Manufacturing tolerances are just that: a range of acceptable values, not an exact point. In other words, what is specified as a 1/4 inch diameter screw may be anything between 0.247 inches and 0.253 inches in diameter (see this chart from an internationally-renowned industrial fastener manufacturer). The machines that make them can’t be more accurate than that at reasonable cost.
Did you know that every time a glass manufacturer makes a run of a given optical glass, the refraction index and dispersion vary a tiny bit? The glass manufacturer furnishes a melt sheet to the lens manufacturer so they can make tiny adjustments in thickness or curvature of that element to compensate for the differences.
The glass is probably a tiny source of variation compared to the other components that make up a lens or camera. In addition to the multiple glass elements, there are clips, shims, and grips that hold them in place within the lens. There are helicoids, barrels, gears, and rings move them around to focus. Electrical motors and circuit boards tell them what to do, and, as Chambers has shown us, even the lens mount that connects the lens to the camera is a source of variation.
|Cross-section of a Zeiss 21mm lens. Note all of the clips, shims, and barrels holding the elements in position.|
Many, if not most, of those components are outsourced to other companies or factories. A change in subcontractor could result in a slightly different part being supplied. Something as simple as a set of ribbon cables more likely to crack or a solder that is slightly less conductive being used on a circuit board could result in significant changes to a camera or lens.
If you delve into the manufacturer’s parts lists (when you can get them) you’ll find they take these variations into account and plan for them within a given tolerance range. For example, if you need to replace the front element of your Nikon 14-24mm lens (part # 1K104-xxx) you need to replace the adjustment washer behind it with one of five specific thicknesses - each copy of the lens requires a slightly different thickness for proper spacing of the front element to focus sharply.
There are numerous other variable-sized spacers and parts for every lens (most lenses have variable thickness spacers in at least three different places). In many lenses even the lens mount comes in several thicknesses or with shims so that the image focuses properly on the sensor. As someone who has to shim lenses fairly frequently, I can assure you it can be done close to perfection, but not perfectly. When a 0.06mm shim is indicated, we often have the choice of 0.05mm or 0.07mm shims - close, but not perfect.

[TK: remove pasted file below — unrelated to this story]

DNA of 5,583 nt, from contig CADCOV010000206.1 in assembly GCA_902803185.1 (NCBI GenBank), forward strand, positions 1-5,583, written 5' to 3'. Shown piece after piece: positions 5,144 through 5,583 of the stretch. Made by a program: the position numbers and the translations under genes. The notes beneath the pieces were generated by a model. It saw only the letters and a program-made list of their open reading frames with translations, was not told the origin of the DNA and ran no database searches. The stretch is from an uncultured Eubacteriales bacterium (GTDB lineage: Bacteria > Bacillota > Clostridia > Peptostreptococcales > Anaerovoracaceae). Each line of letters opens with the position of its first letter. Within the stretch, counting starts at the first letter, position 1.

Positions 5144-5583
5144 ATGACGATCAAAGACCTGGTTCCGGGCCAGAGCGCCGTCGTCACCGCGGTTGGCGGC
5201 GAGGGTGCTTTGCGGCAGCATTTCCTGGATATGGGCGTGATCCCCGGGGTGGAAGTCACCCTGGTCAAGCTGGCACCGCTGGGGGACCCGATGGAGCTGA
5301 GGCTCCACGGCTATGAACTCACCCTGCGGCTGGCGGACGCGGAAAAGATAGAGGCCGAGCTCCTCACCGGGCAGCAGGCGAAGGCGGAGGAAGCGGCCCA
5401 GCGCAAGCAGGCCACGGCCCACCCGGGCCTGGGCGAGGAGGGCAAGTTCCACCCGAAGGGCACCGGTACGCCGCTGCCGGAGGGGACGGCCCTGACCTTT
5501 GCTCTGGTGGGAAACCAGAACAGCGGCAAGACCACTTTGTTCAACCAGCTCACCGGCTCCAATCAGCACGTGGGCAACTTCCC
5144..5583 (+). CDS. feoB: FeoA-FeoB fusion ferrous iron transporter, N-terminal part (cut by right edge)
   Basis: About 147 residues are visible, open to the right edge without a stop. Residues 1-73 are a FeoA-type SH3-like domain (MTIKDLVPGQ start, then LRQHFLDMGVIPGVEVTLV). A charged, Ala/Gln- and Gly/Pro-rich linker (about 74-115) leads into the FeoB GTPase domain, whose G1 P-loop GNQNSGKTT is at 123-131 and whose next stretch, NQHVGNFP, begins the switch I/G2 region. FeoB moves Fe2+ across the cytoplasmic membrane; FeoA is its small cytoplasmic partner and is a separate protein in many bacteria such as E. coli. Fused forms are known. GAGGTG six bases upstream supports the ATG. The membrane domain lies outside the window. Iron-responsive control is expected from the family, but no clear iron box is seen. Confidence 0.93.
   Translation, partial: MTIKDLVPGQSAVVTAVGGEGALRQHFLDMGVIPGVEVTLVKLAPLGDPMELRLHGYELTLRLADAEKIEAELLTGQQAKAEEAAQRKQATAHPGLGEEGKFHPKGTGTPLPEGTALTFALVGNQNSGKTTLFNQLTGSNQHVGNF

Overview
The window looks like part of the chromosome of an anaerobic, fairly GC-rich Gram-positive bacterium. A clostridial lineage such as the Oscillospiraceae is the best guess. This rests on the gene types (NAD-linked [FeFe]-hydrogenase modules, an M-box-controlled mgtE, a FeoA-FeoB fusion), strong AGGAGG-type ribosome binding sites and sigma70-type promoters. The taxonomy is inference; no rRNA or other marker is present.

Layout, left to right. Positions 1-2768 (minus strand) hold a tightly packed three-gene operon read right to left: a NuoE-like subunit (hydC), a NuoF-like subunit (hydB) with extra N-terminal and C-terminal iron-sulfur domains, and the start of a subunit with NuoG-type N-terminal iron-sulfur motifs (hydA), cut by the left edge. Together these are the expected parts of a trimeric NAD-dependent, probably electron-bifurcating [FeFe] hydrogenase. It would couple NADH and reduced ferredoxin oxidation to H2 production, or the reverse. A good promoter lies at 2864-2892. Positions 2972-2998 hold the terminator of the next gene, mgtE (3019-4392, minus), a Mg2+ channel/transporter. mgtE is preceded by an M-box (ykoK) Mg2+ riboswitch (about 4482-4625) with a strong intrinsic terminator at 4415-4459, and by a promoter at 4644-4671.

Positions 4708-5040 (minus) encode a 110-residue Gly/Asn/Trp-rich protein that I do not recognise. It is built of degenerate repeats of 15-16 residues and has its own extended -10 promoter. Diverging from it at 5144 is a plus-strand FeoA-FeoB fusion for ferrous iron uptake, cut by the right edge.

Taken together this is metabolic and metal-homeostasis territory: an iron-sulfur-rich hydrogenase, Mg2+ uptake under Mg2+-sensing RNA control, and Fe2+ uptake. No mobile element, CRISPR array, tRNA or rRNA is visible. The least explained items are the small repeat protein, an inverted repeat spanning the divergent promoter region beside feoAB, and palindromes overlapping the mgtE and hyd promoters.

Similarly, the lens must be electronically calibrated. The circuit boards inside each lens with its own AF motor contain adjustment screws to calibrate the frequency and current of the electronic pulses sent to the motor used to move the lens during focusing. Manufacturers don’t build in this adjustment because every lens is exactly the same; they build it in because every lens is slightly different and adjustments are necessary. And by the way: the factory manual gives an acceptable range for the adjustment, something like 150 +/- 2 KHz.
|Frequency and voltage adjustment variable resistors on the printed circuit board inside a Canon EF lens.|
It’s not my purpose to list every source of variation in a given copy of a lens or camera body. They are far too numerous. But just to give an idea of some major ones:
- A lens has eight to 23 elements, each of which may vary slightly in its spacing from the other elements, centering along the axis of the lens, and tilting from right angles to the axis of the lens.
- The focusing and zooming elements must move certain distances front to back within the lens and during their travel their tilt or centering may vary slightly.
- The barrels and helicoids, and various slots in them, must machined so that the elements are not only aligned properly within them, but they are aligned properly with other barrels.
- The lens mount may not be perfectly parallel to the camera’s sensor.
For everything on the list there is a slight variation within an allowable tolerance. You can demonstrate this for yourself if you have some friends (or camera club members) and can get several copies of the same lens. Mount a camera to a tripod and focus on a target that is very visible in live view at 10X magnification. Then, just change from one lens to another and watch the target be a bit off center in different directions with each lens. Just a bit for most lenses, but you might find one that's off target by half of the screen or so.